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Massachusetts Calls On The National Guard To Mitigate A School Bus Driver Shortage

A Boston Public School shown earlier this month. Gov. Charlie Baker is calling up National Guard members to help alleviate a school-bus driver shortage in some areas of the state.
A Boston Public School shown earlier this month. Gov. Charlie Baker is calling up National Guard members to help alleviate a school-bus driver shortage in some areas of the state.

National Guard troops are used to being activated during times of natural disaster or civil unrest — but in Massachusetts, they're being called out to drive students to school.

The office of Gov. Charlie Baker said Monday that as many as 250 Guard members would be made available "to address staffing shortages in certain districts," according to a news release. It said that 90 would be training immediately for service in Chelsea, Lawrence, Lowell and Lynn.

The Guard will take over driving duties on some 7D vehicles. Known as "school pupil transport vehicles," 7D vehicles are generally vans.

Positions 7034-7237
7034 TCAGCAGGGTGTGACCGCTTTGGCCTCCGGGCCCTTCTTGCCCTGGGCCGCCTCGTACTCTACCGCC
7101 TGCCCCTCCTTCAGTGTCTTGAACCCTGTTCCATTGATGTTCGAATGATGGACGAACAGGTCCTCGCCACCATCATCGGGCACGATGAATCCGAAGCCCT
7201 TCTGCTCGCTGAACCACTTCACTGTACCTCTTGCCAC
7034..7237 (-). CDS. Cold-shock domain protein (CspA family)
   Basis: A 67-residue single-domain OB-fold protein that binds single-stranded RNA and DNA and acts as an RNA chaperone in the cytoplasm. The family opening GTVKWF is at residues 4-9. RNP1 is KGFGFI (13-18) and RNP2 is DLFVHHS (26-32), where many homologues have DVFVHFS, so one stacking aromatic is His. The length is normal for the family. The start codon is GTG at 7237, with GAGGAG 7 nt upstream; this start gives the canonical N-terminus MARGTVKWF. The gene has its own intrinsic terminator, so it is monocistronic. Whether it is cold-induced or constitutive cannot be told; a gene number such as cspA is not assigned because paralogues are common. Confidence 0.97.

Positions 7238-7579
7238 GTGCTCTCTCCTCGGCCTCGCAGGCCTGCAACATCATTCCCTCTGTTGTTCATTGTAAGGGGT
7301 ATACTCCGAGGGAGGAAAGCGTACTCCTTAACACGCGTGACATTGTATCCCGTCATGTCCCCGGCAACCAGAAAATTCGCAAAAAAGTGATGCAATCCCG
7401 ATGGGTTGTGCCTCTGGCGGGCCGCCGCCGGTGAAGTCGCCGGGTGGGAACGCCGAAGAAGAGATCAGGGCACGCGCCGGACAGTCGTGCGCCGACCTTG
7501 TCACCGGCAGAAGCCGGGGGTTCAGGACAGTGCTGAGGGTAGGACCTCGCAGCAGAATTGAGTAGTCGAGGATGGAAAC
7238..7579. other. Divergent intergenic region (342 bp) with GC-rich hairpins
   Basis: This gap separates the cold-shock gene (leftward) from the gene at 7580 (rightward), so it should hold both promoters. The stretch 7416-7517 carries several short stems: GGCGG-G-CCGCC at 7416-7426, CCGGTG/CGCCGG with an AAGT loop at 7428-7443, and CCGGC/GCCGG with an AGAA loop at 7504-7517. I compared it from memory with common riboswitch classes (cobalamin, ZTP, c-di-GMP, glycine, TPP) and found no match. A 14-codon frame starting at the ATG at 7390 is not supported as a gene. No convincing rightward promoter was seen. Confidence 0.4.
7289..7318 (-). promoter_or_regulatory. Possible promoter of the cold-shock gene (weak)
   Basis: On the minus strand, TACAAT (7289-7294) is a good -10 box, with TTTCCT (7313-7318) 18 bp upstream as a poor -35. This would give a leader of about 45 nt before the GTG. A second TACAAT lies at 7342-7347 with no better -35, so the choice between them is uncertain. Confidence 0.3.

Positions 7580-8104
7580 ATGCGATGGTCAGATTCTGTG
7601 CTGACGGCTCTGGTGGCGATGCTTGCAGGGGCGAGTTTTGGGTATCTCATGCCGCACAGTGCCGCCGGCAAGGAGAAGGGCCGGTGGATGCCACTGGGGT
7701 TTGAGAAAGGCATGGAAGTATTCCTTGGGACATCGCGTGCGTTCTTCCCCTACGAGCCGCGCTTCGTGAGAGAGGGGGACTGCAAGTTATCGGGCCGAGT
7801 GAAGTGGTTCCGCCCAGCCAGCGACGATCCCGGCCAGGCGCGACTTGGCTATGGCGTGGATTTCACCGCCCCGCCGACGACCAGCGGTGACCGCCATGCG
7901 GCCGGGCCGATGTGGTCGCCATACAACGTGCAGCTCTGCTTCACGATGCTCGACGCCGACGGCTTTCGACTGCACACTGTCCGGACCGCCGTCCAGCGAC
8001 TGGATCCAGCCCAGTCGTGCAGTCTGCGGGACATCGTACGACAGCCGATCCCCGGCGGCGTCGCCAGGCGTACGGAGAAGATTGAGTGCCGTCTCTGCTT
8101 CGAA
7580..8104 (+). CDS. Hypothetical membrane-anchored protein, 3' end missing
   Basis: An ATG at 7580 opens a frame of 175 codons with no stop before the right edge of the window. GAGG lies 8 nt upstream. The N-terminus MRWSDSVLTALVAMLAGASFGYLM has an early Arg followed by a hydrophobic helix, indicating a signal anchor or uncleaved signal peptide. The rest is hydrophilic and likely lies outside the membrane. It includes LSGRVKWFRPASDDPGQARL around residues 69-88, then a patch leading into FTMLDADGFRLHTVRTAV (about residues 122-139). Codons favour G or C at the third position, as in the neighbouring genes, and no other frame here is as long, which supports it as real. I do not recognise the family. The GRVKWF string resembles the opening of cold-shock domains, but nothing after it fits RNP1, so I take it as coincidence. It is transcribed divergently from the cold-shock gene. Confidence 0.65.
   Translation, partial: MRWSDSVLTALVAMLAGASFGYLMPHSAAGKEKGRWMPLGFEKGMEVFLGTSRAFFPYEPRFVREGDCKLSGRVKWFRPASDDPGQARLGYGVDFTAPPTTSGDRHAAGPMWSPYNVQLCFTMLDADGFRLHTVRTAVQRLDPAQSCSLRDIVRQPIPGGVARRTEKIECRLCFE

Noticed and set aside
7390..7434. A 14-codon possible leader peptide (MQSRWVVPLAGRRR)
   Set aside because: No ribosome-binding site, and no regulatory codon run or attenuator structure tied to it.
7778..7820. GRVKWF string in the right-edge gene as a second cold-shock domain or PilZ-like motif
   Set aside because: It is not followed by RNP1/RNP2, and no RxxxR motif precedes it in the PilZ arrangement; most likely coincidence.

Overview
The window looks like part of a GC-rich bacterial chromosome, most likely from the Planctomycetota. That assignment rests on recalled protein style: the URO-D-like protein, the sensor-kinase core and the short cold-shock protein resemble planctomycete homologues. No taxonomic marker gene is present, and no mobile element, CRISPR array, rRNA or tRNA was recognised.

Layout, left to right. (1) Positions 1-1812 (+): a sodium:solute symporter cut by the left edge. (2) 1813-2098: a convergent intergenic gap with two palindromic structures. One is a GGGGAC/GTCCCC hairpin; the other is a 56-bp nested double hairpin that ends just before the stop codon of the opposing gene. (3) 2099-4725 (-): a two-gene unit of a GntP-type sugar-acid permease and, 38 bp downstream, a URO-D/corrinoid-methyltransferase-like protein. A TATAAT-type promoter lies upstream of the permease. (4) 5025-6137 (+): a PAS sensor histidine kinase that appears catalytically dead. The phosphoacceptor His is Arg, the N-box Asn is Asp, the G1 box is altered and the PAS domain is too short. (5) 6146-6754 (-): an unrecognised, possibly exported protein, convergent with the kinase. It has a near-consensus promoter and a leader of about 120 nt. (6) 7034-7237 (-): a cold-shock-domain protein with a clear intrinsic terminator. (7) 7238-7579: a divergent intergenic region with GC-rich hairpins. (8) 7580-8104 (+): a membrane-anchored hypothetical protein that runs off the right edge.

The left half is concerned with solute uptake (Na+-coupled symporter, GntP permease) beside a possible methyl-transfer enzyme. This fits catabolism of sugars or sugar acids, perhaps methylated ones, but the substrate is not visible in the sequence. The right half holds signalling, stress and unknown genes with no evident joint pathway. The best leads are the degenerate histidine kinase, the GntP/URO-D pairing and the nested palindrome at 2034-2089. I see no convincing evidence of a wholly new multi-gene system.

The announcement comes amid a nationwide shortage of school bus drivers due to the ongoing pandemic, battles over masks and vaccines. As NPR reported this month, in a recent nationwide survey, half of student-transportation coordinators described their school bus driver shortages as either "severe" or "desperate."

Shortages have been reported in places such as New York state and Portland, Ore., and in Montana, a school district is offering $4,000 bonuses for new drivers.

The Massachusetts governor, discussing his state's shortage, said: "Once it became pretty clear that there were going to be some communities shorthanded — it wasn't going to be a vehicle issue, it was going to be people with [commercial driver's licenses] — we started talking to the Guard."

Baker said his office had enlisted Guard members who already had such licenses for professional or Guard-related reasons.

"There are a bunch of communities who have said they're interested in this, and we're glad to be able to help because it's important," Baker said.

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